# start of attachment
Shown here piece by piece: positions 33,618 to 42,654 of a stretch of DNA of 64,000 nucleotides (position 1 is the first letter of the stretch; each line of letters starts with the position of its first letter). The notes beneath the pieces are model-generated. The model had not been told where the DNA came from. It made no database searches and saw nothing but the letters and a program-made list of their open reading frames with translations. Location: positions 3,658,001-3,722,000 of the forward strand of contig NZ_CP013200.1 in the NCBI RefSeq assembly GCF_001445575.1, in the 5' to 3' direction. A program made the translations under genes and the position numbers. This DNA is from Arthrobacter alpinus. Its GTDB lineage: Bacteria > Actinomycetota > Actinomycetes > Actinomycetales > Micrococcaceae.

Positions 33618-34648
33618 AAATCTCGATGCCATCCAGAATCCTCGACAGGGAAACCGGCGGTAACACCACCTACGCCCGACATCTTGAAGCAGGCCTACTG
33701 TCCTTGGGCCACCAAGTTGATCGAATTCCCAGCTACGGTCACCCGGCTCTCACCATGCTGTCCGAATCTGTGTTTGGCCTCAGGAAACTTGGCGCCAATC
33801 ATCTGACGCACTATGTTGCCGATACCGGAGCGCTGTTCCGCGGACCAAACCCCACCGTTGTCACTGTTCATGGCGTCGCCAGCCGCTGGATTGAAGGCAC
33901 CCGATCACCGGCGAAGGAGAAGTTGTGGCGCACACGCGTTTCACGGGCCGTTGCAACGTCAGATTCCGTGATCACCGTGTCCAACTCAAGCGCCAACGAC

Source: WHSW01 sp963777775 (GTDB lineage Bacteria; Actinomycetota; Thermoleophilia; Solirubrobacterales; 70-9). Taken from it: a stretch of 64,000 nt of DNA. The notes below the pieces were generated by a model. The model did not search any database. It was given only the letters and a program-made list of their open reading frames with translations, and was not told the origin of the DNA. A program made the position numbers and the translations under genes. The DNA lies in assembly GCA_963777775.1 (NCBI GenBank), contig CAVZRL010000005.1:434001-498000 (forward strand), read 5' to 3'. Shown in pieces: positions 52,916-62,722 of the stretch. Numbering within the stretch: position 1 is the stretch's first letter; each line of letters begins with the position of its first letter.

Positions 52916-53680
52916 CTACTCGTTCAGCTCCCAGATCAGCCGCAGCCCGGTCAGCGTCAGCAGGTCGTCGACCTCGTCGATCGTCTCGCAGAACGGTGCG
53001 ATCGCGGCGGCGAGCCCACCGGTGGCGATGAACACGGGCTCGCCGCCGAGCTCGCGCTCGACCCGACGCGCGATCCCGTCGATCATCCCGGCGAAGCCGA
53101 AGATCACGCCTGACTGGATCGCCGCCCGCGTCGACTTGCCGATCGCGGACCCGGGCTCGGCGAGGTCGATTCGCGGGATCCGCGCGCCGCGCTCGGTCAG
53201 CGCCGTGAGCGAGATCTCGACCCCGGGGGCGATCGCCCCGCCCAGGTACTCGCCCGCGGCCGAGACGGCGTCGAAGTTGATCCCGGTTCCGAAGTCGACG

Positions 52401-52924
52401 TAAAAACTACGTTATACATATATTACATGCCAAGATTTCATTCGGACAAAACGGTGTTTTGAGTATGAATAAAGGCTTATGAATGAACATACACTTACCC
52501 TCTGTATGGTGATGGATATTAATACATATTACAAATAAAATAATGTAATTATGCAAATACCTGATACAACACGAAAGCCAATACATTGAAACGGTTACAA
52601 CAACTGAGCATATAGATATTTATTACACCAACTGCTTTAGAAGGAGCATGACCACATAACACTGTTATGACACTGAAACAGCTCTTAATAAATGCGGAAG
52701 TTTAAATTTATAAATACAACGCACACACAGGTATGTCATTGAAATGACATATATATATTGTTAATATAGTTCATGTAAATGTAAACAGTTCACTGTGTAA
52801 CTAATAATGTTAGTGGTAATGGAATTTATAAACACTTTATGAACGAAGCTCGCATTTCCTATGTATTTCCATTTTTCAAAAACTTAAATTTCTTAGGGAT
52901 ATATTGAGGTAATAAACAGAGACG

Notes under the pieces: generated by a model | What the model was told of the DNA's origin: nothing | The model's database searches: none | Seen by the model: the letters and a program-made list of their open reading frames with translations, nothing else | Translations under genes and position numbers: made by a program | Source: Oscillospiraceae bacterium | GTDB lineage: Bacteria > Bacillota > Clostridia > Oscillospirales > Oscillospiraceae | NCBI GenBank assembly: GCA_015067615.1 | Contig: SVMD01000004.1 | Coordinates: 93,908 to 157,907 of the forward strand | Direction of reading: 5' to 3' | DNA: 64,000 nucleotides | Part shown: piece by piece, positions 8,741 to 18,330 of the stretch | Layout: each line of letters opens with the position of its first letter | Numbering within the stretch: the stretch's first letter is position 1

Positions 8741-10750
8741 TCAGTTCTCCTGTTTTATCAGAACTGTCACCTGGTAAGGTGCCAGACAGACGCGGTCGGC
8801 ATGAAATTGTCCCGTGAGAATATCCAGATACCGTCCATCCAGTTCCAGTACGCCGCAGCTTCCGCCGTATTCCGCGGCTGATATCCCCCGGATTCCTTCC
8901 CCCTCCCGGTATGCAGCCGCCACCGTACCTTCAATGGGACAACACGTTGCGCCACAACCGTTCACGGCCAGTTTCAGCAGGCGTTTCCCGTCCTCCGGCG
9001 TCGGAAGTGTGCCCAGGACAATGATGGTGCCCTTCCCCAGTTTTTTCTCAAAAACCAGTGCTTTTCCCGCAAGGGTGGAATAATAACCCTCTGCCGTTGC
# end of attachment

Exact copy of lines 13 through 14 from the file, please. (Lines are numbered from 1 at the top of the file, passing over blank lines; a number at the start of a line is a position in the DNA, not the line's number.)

Positions 52401-52924
52401 TAAAAACTACGTTATACATATATTACATGCCAAGATTTCATTCGGACAAAACGGTGTTTTGAGTATGAATAAAGGCTTATGAATGAACATACACTTACCC